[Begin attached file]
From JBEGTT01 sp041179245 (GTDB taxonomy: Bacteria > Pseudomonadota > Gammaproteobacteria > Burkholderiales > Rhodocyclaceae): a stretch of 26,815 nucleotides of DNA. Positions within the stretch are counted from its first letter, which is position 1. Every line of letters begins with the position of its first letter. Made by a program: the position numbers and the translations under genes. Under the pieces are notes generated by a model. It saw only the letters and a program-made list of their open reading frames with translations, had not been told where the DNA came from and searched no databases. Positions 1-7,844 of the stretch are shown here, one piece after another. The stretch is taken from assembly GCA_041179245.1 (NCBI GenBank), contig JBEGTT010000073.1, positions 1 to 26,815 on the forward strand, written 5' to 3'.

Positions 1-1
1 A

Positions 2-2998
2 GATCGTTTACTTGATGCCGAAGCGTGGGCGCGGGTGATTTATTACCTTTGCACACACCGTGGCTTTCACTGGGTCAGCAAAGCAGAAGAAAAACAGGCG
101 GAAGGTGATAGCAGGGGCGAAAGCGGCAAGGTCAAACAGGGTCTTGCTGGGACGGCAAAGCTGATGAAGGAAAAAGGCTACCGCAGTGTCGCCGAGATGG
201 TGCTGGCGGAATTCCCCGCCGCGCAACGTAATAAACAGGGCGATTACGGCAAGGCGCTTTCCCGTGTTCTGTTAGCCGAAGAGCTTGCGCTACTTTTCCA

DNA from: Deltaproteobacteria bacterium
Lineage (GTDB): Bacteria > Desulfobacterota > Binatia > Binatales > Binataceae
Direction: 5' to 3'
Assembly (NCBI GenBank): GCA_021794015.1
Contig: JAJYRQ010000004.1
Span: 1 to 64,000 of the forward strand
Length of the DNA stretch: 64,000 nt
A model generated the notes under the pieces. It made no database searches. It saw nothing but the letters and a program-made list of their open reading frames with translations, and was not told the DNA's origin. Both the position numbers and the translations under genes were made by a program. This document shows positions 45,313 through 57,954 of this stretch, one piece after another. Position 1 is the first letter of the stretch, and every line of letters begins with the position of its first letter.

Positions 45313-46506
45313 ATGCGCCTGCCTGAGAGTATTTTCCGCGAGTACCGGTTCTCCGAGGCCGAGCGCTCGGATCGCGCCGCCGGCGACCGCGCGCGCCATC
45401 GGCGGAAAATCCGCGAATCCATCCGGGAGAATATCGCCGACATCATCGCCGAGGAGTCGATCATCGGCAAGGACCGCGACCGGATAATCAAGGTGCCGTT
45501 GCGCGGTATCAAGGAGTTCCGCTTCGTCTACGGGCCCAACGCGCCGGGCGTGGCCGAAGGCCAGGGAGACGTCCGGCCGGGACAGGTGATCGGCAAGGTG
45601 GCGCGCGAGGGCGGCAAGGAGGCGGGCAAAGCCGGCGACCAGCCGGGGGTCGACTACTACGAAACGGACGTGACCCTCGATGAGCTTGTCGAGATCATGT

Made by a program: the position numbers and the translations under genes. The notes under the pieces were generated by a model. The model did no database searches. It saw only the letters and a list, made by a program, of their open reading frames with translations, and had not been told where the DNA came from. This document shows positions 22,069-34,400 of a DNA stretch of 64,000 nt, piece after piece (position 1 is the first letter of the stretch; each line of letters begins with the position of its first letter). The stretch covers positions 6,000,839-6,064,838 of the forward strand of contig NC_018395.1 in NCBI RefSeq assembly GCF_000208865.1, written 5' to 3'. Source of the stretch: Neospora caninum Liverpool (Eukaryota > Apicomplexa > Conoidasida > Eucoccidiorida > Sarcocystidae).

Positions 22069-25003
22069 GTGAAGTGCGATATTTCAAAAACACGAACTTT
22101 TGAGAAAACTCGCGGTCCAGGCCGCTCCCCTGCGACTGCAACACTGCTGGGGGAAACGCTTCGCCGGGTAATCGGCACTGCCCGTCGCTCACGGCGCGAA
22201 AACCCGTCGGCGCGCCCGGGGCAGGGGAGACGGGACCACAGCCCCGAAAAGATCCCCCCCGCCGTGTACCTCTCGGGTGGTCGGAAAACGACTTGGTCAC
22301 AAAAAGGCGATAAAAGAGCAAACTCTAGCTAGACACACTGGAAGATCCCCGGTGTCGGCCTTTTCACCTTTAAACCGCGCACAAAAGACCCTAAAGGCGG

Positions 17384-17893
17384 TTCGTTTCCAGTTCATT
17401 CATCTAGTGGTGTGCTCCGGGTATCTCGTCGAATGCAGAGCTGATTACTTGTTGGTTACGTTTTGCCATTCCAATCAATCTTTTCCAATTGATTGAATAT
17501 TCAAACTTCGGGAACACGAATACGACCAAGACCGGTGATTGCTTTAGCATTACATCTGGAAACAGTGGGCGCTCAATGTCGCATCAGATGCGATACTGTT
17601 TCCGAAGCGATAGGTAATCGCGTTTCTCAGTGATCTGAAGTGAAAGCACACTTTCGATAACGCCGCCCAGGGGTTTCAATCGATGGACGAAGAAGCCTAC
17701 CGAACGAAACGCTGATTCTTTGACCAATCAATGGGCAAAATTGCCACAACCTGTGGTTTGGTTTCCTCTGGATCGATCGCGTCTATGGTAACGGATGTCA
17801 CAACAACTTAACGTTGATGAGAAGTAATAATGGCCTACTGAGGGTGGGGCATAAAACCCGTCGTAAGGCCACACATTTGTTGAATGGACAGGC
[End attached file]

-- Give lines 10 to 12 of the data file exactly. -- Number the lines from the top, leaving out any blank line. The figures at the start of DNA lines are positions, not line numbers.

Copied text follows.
Direction: 5' to 3'
Assembly (NCBI GenBank): GCA_021794015.1
Contig: JAJYRQ010000004.1